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Setting up the structured Pump Advanced Carbohydrate Education programme

Niall Furlong
, Kevin Hardy
, Lara Wessels
, Sarah O’Brien
, Jan Cardwell

The Pump Advanced Carbohydrate Education (PACE) programme was established in January 2010 by the St Helens and Knowsley Teaching Hospitals NHS Trust diabetes team. This course is delivered by diabetes specialists with the aim of updating continuous subcutaneous insulin infusion (CSII) users on carbohydrate counting, insulin dose adjustment and optimising advanced features of CSII therapy.

Background
Enabling people with diabetes to contribute to the design and delivery of local health services is a key priority in the NHS. This team set up a peer support group for individuals with type 1 diabetes, to update them on carbohydrate counting using multiple daily insulin injection or CSII therapy and to collaborate with them to improve their CSII service. Informal peer support groups are held every 3 months and we undertook some qualitative work with members of the support group to ascertain their views on how the CSII service could be improved.

The main finding from this survey was that the members wanted ongoing group education. Most of the CSII users on the PACE course had completed the Insulin and Carbohydrate Education (ICE) course prior to starting CSII therapy. The ICE course was previously established by the team for intensive management of type 1 diabetes, and has been associated with improvements in HbA1c, hypoglycaemia and quality of life (QoL; Srinivas-Shankar et al, 2008). The CSII users suggested that the team run a similar course to the ICE programme with a focus on CSII therapy to improve their self-management skills. 

How is the programme delivered?
The PACE course is run over 3 weeks, consecutively; each session lasts 4 hours with five to ten participants in each group. The sessions are facilitated by the diabetes nurse consultant (the lead nurse for ICE), the lead DSN for CSII therapy and the advanced diabetes dietician, who are all trained educators. The curriculum is underpinned by a social constructivist model of learning and meets national standards for structured patient education (NICE, 2003; Department of Health and Diabetes UK, 2005). In addition, quality assurance processes have been implemented. The course covers a range of topics including carbohydrate counting, sick-day rules, exercise and advanced pump features.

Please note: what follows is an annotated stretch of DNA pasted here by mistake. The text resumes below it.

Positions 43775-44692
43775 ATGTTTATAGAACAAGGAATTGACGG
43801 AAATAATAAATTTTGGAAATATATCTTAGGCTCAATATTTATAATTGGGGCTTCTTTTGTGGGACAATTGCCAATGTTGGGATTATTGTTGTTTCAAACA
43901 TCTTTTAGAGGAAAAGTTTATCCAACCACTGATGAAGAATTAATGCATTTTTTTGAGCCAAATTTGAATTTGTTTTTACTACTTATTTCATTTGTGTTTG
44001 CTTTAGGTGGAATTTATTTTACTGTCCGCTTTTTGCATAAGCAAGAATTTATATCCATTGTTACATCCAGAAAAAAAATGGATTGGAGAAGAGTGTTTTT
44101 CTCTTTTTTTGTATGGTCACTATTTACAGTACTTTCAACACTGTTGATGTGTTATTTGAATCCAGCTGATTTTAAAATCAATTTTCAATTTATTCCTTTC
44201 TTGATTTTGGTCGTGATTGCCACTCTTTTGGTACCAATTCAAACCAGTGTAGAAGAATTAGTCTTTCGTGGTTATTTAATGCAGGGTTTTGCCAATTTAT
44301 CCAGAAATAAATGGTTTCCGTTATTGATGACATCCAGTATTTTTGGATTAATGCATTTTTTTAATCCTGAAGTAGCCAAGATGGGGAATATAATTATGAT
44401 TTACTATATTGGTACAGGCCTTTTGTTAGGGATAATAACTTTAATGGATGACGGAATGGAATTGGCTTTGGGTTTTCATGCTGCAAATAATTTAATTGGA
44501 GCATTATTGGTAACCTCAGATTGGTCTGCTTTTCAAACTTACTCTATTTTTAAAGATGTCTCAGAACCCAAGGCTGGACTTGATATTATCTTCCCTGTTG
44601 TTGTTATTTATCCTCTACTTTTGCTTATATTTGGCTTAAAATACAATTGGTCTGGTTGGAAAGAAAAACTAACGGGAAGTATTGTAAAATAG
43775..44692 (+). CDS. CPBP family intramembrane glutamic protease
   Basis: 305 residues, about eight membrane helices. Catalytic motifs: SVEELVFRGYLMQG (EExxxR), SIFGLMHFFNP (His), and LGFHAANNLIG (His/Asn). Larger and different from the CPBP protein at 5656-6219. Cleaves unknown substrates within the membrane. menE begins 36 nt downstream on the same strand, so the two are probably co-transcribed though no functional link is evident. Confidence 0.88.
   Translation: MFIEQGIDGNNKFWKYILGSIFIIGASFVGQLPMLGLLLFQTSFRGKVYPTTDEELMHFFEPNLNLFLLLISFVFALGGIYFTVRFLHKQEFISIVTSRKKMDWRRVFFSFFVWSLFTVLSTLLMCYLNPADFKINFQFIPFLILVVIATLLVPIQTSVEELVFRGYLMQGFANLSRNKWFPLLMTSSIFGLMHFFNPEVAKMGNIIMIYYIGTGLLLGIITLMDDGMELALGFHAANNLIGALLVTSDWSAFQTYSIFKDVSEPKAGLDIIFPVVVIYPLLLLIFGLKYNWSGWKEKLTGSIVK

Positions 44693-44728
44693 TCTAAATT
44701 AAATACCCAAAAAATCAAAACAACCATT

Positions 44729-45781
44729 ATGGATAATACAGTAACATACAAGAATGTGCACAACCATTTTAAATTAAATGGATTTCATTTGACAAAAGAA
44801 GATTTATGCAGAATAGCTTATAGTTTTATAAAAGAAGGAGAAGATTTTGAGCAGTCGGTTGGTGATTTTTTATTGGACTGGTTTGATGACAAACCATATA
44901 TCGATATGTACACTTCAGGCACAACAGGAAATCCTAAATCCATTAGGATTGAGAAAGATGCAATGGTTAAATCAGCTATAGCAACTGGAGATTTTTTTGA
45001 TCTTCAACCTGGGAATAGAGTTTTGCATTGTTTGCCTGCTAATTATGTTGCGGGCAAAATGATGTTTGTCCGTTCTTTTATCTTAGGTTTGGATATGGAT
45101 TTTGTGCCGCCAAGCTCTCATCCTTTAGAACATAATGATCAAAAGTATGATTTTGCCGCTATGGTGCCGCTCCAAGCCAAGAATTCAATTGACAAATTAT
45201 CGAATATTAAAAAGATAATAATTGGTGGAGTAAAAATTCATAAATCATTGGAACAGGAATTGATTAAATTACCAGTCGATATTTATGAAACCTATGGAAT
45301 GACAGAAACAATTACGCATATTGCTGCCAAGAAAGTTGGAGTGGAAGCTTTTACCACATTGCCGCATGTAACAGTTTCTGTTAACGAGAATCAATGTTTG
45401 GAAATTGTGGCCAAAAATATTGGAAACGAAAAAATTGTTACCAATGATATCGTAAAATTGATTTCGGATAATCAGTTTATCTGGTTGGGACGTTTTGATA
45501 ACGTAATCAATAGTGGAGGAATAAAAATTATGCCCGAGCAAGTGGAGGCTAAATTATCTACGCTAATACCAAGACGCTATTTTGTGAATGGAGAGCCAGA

Summary
The team has successfully incorporated PACE into routine care and has run four courses to date. Demand for this course is high, non-attendance rates are low and feedback is extremely positive. Individuals who have completed the course have shown and reported improvements in QoL, wellbeing and self-confidence. Feedback comments from participants include “helped and inspired me to achieve my goals” and “excellent help, I have made improvements already”. It is hoped that, as with the ICE course, PACE may also lead to improvements in glycaemic control. 

PACE is an excellent example of an effective patient–provider collaboration helping to shape local services. Furthermore, this initiative demonstrates the importance of people with diabetes having ongoing access to structured education and peer support.